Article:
The Council for Agricultural Science and Technology this morning presented the 2014 Borlaug CAST Communication Award to Dr. Alison Van Eenennaam in conjunction with the World Food Prize Symposium in Des Moines, Iowa.
Recipients of this annual award are science/ag experts who demonstrate an ability to communicate by written material, public presentations, and various forms of media.
Van Eenennaam is known for her communication skills and praised for her understanding of biotechnology, her enthusiasm for agricultural education, and her abilities to use novel ideas to get important messages to policymakers and the public alike.
Van Eenennaam will speak about "The Livestock Revolution" and other issues of interest to the agriculture community. She has given more than 250 presentations around the world and made appearances on the Dr. Oz Show, Animal Planet, and NPR.
This year's award is sponsored by DuPont, with the breakfast presentation event being sponsored by DuPont Pioneer. A Food Dialogues session hosted by U.S. Farmers & Ranchers Alliance followed the CAST program.
A faculty member and Cooperative Extension Specialist at the University of California-Davis, Van Eenennaam has been involved with 60 peer-reviewed publications, including two important CAST papers – a commentary about genetically engineered animals and an issue paper examining the potential impacts of mandatory labeling for GMO food.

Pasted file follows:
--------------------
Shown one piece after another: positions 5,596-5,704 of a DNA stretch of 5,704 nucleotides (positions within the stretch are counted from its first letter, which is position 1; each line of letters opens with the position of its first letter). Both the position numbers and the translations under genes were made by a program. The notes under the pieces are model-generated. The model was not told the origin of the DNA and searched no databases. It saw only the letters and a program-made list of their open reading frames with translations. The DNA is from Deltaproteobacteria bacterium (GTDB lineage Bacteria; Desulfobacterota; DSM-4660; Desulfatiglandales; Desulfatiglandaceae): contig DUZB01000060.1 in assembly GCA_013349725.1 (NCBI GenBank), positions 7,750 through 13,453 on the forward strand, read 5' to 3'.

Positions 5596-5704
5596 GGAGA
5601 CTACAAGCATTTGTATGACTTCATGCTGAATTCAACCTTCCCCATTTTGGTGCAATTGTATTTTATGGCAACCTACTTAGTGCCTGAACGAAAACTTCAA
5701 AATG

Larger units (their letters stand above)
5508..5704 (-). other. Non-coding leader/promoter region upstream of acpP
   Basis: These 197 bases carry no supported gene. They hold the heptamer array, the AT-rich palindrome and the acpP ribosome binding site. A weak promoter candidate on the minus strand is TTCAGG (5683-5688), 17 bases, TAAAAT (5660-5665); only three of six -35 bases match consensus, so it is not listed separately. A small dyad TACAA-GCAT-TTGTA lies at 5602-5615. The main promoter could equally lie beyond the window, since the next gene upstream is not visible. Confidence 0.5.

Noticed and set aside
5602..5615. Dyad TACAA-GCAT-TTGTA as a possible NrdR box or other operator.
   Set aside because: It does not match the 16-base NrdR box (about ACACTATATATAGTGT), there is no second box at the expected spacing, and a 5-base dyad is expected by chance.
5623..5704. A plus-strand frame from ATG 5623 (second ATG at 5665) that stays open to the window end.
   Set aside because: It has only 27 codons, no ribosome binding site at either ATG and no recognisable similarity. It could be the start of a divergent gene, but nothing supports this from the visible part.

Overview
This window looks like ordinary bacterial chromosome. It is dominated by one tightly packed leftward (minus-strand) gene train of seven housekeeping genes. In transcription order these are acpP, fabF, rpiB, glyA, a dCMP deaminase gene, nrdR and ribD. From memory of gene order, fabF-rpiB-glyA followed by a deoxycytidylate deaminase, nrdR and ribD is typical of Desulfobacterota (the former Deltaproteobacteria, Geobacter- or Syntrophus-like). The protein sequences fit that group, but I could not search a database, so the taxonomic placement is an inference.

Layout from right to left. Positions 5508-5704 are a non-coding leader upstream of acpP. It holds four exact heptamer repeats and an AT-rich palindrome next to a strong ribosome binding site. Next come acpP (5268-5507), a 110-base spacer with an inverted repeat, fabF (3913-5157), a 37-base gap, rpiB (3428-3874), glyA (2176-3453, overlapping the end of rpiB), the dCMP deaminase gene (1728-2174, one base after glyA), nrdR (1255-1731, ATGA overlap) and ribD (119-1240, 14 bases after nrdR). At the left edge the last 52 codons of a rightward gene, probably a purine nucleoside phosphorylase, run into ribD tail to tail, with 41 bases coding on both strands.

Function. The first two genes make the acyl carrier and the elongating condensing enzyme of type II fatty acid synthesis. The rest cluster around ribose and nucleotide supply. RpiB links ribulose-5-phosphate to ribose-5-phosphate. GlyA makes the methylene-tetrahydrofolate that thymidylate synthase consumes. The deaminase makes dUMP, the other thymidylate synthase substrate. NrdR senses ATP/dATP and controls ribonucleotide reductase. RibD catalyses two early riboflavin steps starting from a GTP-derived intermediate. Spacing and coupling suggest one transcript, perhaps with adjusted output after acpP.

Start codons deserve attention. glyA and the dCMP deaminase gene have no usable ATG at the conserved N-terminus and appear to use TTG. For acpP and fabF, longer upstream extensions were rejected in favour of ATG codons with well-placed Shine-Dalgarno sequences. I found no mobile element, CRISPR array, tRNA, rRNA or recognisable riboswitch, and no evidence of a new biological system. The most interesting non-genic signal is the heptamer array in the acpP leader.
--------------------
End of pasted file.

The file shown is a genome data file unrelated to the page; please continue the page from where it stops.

Van Eenennaam has served on several national committees and won many distinguished honors. She also uses her creative talents to communicate information about science and agriculture with videos that include a documentary about animal biotechnology, a collaboration with students featuring a parody of Macklemore's "Thrift Shop," and an award-winning film clip that uses an old song to promote agricultural innovation.
With her many talents, Dr. Van Eenennaam represents the true nature of the award inspired by Norman Borlaug.
One of her colleagues summed up her impact this way: "Her creativity and personal talent to engage and communicate have enabled her to illustrate the importance of technology to a broad audience including students, non-scientists, livestock producers, government officials, policymakers, regulators, and scientific peers. This is not only rare; it is truly remarkable."